Honey gourami – Breeding and rearing

The honey gourami, honey gourami, originally comes from the mineral-poor waters of India. To impress the female, the male performs many tricks during the mating dance in the aquarium. This fish, which is suitable for beginners, impresses with its interesting behaviour.

Necessary conditions for breeding

Honiggurami
Zikamoi, Colisa chuna, CC BY-SA 2.5

A small, densely planted aquarium is required for keeping and breeding the fish. An additionally darkened back wall and several floating plants give the fish a feeling of security. For breeding, the water level is reduced by half. The temperature of the aquarium water must be increased up to 28 to 30 degrees Celsius.

In order to prevent cooling on the surface, the aquarium is covered with a glass pane. The ventilation is also turned off. The water should be soft and slightly acidic. If the conditions in the aquarium are optimal for breeding, the male fish will build a nest of bubbles and plant parts. The nest, which can be up to 40 cm in size, remains particularly stable if it is built directly under a floating leaf.

Environmental conditions for breeding

  • small aquarium with 10 cm water level
  • soft water
  • PH value 6,5 to 7,5
  • Temperature 28 degrees Celsius
  • Soil and floating plants

The courtship behavior

The male begins to hunt the female. Again and again he stands upright with his head pointing upwards, waves his body and swims in the direction of the foam nest. Once the male has lured the female into his nest, mating takes place.

Spawning behaviour

Once the female has been successfully lured to the foam nest, she is embraced by the male. The spawning occurs. The fish lay up to 500 eggs, which are 1 mm large and yellowish in colour. Through an oily film on the surface, the eggs rise to the foam nest in the water. After 24 hours the black fish larvae hatch.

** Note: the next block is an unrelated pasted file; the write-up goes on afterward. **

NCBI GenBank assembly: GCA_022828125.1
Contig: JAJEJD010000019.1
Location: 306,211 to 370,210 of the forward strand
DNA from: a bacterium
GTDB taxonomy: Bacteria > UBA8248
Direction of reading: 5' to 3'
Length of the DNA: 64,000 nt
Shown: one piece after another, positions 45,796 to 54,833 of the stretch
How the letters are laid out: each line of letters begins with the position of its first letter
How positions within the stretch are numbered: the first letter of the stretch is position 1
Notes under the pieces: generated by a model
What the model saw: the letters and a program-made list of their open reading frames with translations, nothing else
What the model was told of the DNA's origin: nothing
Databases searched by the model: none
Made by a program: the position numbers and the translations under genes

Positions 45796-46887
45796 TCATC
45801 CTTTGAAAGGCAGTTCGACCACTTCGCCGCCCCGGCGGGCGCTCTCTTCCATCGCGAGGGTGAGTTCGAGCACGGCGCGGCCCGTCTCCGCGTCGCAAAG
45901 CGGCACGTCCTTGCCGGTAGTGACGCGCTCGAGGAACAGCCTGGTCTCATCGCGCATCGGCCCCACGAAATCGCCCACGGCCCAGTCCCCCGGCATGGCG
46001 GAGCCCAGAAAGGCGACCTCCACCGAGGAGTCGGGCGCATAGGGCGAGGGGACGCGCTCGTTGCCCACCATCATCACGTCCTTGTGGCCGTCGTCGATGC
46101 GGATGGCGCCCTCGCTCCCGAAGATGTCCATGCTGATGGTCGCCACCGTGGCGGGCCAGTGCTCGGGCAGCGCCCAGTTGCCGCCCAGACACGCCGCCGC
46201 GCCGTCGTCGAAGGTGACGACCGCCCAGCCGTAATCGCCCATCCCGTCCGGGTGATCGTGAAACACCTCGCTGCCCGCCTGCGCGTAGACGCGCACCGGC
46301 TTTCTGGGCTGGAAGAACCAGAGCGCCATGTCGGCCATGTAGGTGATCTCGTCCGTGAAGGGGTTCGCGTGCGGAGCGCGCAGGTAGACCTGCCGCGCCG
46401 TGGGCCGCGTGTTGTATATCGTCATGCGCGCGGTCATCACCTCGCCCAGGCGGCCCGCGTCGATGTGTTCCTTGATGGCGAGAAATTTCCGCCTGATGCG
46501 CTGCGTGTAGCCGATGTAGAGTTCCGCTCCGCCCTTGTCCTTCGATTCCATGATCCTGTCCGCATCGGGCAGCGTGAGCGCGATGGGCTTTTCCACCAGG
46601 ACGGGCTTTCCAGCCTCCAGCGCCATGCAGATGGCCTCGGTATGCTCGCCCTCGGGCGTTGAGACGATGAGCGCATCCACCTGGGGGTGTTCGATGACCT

As soon as the foam nest has been removed, the male starts a new nest building. The fish are permanent spawners
.

Breeding care and feeding

If the male is left in the rearing tank, he guards the foam nest for another four days until the small fish leave it. In order to raise the young fish, the foam nest can be carefully skimmed off and placed in a separate rearing tank. In order to make the rearing tank easier to clean, there should be no bottom gravel. For cleaning, snails are placed in the rearing tank and the food residues are removed. The excrement of the snails can be carefully sucked off with an air hose. The first three days after hatching the young fish feed on the yolk sac. Afterwards they have to be fed. At the latest three days after hatching, the parent fish must be removed from the tank, otherwise they will eat the young fish.

Rearing of young fish

If the young fish swim around freely, liquid feed, slippery paramecia and microfine rearing feed are used for feeding. After one week the young fish will also eat food with larger components. The fast-growing young fish can be fed with pond food and artemia nauplii.

Feeding of young fish

>> Read on: Honey gourami – Posture and portrait

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